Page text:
Preventing Reverse Engineering With Obfuscation

Almost any code can be reverse-engineered given enough time and resources. However, obfuscating your code can make it more difficult, expensive, and time-consuming for hackers to reverse engineer. The free decompilers make it extremely simple for hackers to reverse engineer code that isn’t obfuscated. 

If your code is obfuscated, hackers are more likely to give up and move on rather than investing time and money into reverse engineering the source code. Code obfuscation can consist of a number of different techniques designed to disguise your code from hackers while not interfering with its execution. 

Data obfuscation 

Data obfuscation scrambles data via tokenization or encryption to make it unreadable to hackers. 

Code obfuscation 

Obfuscating your code makes it look like unusable nonsense to hackers. There are many ways to obfuscate your code, and your hardening process should use a layered approach to make it harder to crack. At PreEmptive, we employ a range of different obfuscation techniques to provide a high level of security. 

Our DashO security application provides passive hardening through the following types of code obfuscation: 

Rename obfuscation 

Renaming changes the name of methods and variables. 

String encryption 

Even when you rename your methods and variables, your strings may still be discoverable. String encryption provides an additional layer of security to your software by making it harder for threat agents to decipher and understand.

Protecting Against Runtime Attacks

Obfuscating your data and code isn’t enough to secure your Android app. You also need to use active hardening to protect against runtime attacks. Some of the methods DashO uses to deflect runtime hacking attempts include: 

Tamper detection and defense

You can prohibit or modify your app’s behavior if it detects an unauthorized attempt to gain access.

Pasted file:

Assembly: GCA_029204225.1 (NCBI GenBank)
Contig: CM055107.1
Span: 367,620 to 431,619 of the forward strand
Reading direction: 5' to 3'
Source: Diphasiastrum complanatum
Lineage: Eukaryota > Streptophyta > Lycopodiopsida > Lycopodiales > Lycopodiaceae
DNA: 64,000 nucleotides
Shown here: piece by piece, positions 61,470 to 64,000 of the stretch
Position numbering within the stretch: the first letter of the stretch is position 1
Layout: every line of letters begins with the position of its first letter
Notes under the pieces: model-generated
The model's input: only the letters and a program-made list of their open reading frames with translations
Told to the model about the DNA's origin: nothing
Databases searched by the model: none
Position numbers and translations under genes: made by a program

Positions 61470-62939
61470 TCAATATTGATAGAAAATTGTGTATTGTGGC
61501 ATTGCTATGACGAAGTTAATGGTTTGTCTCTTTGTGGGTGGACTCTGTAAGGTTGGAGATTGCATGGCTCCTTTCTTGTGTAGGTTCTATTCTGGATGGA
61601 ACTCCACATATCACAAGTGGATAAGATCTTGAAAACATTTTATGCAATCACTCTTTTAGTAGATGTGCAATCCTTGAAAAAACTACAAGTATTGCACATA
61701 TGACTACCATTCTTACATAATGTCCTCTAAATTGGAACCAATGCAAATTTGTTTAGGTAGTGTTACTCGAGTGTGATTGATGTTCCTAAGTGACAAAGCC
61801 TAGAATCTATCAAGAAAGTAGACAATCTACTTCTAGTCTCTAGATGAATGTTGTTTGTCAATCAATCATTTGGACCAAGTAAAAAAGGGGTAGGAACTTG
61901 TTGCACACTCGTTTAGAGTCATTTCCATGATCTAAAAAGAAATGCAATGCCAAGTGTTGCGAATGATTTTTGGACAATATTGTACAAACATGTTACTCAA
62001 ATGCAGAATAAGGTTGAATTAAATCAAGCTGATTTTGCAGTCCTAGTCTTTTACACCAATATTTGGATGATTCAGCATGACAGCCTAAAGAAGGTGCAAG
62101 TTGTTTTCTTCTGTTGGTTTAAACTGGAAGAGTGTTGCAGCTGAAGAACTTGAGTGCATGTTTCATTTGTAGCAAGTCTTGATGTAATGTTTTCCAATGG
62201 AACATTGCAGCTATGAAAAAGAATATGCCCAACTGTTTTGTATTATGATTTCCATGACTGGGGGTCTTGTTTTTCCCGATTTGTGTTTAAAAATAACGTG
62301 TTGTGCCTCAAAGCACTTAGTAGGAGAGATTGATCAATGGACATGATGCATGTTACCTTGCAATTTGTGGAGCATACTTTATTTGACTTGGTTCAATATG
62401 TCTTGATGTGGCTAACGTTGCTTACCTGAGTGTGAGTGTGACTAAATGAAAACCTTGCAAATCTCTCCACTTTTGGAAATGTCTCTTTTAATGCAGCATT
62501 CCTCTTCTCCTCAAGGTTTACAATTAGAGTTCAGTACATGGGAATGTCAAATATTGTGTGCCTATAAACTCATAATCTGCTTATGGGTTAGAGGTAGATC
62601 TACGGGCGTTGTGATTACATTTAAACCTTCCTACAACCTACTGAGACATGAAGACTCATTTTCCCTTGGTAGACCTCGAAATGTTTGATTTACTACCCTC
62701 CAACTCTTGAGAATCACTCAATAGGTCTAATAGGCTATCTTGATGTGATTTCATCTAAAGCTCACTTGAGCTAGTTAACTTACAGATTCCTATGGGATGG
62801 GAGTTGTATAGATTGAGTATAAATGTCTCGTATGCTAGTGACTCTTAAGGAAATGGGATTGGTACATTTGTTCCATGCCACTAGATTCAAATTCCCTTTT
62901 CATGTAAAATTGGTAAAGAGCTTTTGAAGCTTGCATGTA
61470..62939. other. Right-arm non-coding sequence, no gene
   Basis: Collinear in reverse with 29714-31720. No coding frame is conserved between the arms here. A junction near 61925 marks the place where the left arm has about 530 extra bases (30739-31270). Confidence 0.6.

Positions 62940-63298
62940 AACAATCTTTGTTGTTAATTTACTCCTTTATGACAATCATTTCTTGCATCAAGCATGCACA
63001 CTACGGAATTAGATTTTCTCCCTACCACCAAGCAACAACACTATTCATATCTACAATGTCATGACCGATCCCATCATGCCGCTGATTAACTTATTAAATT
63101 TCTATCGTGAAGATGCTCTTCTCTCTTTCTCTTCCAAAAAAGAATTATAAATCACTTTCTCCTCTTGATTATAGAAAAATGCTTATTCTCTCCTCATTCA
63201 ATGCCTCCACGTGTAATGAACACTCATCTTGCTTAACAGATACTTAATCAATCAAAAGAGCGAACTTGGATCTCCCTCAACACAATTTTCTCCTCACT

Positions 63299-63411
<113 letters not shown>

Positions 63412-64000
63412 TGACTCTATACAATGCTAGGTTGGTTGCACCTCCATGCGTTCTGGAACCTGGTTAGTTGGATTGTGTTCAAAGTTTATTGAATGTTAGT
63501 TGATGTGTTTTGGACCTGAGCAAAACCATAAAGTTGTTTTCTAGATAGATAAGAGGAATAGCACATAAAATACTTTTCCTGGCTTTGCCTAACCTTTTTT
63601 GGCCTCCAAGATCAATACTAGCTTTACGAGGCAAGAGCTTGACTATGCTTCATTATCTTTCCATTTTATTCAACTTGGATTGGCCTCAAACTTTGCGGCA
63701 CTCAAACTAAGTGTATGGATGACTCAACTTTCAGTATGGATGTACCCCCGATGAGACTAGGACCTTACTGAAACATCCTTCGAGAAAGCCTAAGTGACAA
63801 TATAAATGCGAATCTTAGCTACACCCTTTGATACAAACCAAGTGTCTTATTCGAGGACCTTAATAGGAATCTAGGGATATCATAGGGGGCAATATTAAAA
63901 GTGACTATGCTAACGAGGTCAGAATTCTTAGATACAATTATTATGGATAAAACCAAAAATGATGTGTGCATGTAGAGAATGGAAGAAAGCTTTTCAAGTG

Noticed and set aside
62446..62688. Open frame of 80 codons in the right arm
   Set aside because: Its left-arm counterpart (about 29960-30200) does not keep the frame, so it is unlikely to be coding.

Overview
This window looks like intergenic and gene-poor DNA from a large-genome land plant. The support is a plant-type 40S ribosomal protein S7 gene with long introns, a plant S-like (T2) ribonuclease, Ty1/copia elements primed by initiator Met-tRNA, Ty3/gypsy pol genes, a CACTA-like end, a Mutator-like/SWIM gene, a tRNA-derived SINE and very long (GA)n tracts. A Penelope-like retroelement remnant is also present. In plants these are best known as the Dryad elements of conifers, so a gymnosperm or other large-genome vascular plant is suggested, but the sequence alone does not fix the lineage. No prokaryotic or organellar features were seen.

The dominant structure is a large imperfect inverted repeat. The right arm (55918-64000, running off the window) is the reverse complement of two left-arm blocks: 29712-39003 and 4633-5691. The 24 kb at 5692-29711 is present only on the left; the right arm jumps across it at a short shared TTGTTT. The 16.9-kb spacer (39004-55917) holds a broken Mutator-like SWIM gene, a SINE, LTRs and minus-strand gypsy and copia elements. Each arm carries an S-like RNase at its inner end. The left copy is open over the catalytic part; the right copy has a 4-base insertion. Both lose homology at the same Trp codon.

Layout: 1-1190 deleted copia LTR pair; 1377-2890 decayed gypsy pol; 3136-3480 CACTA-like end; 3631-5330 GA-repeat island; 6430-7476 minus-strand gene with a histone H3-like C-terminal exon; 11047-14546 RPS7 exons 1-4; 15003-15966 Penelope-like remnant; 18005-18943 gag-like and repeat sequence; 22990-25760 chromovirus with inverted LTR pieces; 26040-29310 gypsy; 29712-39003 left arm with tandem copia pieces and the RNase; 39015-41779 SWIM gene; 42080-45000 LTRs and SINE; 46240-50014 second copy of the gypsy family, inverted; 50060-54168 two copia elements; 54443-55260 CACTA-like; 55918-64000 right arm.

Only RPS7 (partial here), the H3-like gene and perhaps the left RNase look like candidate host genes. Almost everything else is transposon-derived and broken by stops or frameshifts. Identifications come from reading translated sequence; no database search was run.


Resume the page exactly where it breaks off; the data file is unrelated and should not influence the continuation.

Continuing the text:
Root detection and defense

Jailbreaking a device compromises the security of your app. Control whether your app will run on a rooted device and how it will respond.

Emulator detection and defense

Running an app on an emulator allows a hacker to understand and analyze an app’s functioning in a controlled environment. DashO can sense when your app is being used in an emulator. You can decide whether or not your app will run in an emulator and how it will respond if it is. 

Hooking detection and defense

Hackers use hooking frameworks to modify your app at runtime without altering the binaries. If DashO detects a hooking framework, the app can respond by shutting down, throwing an exception, or sending an alert, among other options. 


Multi-faceted App Hardening

App hardening

To protect your Android app from ever-evolving cybersecurity threats, you must take a multi-pronged approach. However, hardening your app is pointless if your app breaks as the runtime platform evolves. At PreEmptive, we are constantly monitoring, testing, and upgrading our solutions to protect your app from runtime issues and to respond to new hacker threats and tools.

Your organization can’t afford the expense, exposure, or possible brand damage associated with having your app hacked. Contact us today to find out how our solutions can integrate with your current DevOps practices to provide the security and protection you need.